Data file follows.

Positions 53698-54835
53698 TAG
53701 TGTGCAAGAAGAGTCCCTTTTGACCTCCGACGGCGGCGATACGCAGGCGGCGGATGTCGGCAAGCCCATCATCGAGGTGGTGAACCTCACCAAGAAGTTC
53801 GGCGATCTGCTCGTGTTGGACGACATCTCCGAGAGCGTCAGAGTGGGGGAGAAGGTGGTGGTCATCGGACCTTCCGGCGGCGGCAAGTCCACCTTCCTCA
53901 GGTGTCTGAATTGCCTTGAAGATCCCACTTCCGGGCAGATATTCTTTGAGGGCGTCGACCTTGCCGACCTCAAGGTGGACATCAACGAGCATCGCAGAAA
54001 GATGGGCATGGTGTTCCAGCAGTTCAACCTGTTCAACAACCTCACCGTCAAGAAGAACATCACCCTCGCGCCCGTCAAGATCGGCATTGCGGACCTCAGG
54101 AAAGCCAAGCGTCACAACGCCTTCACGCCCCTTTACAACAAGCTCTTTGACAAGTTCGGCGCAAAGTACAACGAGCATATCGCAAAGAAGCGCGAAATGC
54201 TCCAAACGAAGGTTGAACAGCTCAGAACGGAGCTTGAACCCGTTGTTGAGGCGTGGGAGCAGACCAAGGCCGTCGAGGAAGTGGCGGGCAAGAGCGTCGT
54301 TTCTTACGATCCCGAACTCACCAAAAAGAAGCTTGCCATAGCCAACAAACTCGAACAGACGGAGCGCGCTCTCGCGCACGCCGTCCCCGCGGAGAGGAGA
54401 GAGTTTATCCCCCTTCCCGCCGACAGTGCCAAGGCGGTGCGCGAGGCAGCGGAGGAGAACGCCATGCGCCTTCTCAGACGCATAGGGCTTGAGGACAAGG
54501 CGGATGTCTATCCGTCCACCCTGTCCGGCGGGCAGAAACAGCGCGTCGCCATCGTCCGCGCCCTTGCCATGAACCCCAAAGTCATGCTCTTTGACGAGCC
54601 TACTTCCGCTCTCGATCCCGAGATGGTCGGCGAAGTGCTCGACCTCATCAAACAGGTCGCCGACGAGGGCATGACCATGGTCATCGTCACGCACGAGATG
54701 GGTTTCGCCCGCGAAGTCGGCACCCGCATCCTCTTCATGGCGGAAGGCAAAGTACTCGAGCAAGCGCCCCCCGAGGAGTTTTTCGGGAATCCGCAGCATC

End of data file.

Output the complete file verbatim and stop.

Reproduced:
Positions 53698-54835
53698 TAG
53701 TGTGCAAGAAGAGTCCCTTTTGACCTCCGACGGCGGCGATACGCAGGCGGCGGATGTCGGCAAGCCCATCATCGAGGTGGTGAACCTCACCAAGAAGTTC
53801 GGCGATCTGCTCGTGTTGGACGACATCTCCGAGAGCGTCAGAGTGGGGGAGAAGGTGGTGGTCATCGGACCTTCCGGCGGCGGCAAGTCCACCTTCCTCA
53901 GGTGTCTGAATTGCCTTGAAGATCCCACTTCCGGGCAGATATTCTTTGAGGGCGTCGACCTTGCCGACCTCAAGGTGGACATCAACGAGCATCGCAGAAA
54001 GATGGGCATGGTGTTCCAGCAGTTCAACCTGTTCAACAACCTCACCGTCAAGAAGAACATCACCCTCGCGCCCGTCAAGATCGGCATTGCGGACCTCAGG
54101 AAAGCCAAGCGTCACAACGCCTTCACGCCCCTTTACAACAAGCTCTTTGACAAGTTCGGCGCAAAGTACAACGAGCATATCGCAAAGAAGCGCGAAATGC
54201 TCCAAACGAAGGTTGAACAGCTCAGAACGGAGCTTGAACCCGTTGTTGAGGCGTGGGAGCAGACCAAGGCCGTCGAGGAAGTGGCGGGCAAGAGCGTCGT
54301 TTCTTACGATCCCGAACTCACCAAAAAGAAGCTTGCCATAGCCAACAAACTCGAACAGACGGAGCGCGCTCTCGCGCACGCCGTCCCCGCGGAGAGGAGA
54401 GAGTTTATCCCCCTTCCCGCCGACAGTGCCAAGGCGGTGCGCGAGGCAGCGGAGGAGAACGCCATGCGCCTTCTCAGACGCATAGGGCTTGAGGACAAGG
54501 CGGATGTCTATCCGTCCACCCTGTCCGGCGGGCAGAAACAGCGCGTCGCCATCGTCCGCGCCCTTGCCATGAACCCCAAAGTCATGCTCTTTGACGAGCC
54601 TACTTCCGCTCTCGATCCCGAGATGGTCGGCGAAGTGCTCGACCTCATCAAACAGGTCGCCGACGAGGGCATGACCATGGTCATCGTCACGCACGAGATG
54701 GGTTTCGCCCGCGAAGTCGGCACCCGCATCCTCTTCATGGCGGAAGGCAAAGTACTCGAGCAAGCGCCCCCCGAGGAGTTTTTCGGGAATCCGCAGCATC